By Christopher Rosa. Photos: Getty Images.
Earlier this week, news broke that Katy Perry is getting paid $25 million to be a judge on ABC's American Idol reboot. That's a lot of money, yes, but...appropriate. Perry is one of the biggest pop stars on the planet, full stop. She's sold millions of records, is an incredible performer, and knows a thing or two about longevity in the fickle music industry. The "Chained to the Rhythm" singer is an amazing (and game-changing) recruit for American Idol, so it's great that she's getting paiiiid.
But not everyone agrees with this. Enough people have criticized Perry's American Idol salary that 103.5 KTU radio host Carolina Bermudez felt the need to ask her about it in a recent interview. "I'm sure that you hear in the news people talking about you and the whole American Idol situation that's come out," Bermudez said, according to E! Online. "Does that ever irk you that people are talking about how much money you make or how much they paid you to be on that show, or are you like ‘Yup, I deserve every last penny'?"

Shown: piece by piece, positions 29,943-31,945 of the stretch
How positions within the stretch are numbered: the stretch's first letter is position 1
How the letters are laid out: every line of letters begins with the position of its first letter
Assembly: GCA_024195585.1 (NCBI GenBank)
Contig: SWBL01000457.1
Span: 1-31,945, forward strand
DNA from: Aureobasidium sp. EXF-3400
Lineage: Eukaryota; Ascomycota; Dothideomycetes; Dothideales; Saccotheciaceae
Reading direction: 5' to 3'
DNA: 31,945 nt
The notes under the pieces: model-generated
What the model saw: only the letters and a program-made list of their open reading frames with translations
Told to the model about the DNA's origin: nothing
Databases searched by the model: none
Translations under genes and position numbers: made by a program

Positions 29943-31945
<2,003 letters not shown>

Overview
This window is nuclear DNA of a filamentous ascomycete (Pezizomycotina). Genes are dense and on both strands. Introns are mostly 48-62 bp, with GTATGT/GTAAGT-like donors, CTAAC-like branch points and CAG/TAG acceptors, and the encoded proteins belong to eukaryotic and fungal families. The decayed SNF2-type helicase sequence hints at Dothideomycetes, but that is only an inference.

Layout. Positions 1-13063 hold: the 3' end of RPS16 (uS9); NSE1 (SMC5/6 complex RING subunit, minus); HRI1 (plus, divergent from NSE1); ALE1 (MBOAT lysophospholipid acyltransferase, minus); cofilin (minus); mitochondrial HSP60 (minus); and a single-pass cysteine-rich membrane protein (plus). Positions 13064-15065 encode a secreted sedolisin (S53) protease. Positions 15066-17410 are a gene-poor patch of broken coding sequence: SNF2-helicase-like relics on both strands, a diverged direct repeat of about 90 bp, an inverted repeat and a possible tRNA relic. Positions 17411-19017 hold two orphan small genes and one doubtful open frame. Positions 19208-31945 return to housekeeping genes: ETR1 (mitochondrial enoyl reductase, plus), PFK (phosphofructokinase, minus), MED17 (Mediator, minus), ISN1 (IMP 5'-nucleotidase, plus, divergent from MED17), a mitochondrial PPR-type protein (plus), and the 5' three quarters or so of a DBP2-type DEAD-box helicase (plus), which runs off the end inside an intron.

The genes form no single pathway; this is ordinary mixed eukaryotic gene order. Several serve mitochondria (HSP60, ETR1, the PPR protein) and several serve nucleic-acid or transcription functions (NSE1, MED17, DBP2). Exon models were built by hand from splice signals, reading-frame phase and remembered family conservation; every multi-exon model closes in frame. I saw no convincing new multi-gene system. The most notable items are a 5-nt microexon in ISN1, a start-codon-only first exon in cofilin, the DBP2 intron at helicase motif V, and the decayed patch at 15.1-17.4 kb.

Perry's response was, naturally, spot on. "I'm really proud that, as a woman, I got paid," she said. "And you know why? I got paid more than, like, pretty much any guy that's been on that show. And, by the way, I love men. So I'm a paid woman, and I'm ready for a beautiful man."
She has every right to be proud, too. We still live in a world where women are perceived negatively if they take ownership of their accomplishments—financial or otherwise. And Perry isn't the first female celebrity to face this kind of backlash. Lena Dunham revealed at the 2015 Hollywood Reporter actress roundtable that people overtly criticized how much she was paid for her first book. "When it was leaked how much I was getting for my book, there were 39,000 articles asking, 'Is she worth it?'" she said. "Then it came out what Aziz Ansari was making on his book. No one says a damn word."
This type of female salary shaming is a huge reason why the gender wage gap exists. Women are socially programmed to simply accept the first offer thrown their way. Thankfully, our culture is evolving and more women are fighting for their worth. There's nothing wrong or showboat-y about being properly compensated or celebrating it.
This story originally appeared on Glamour.
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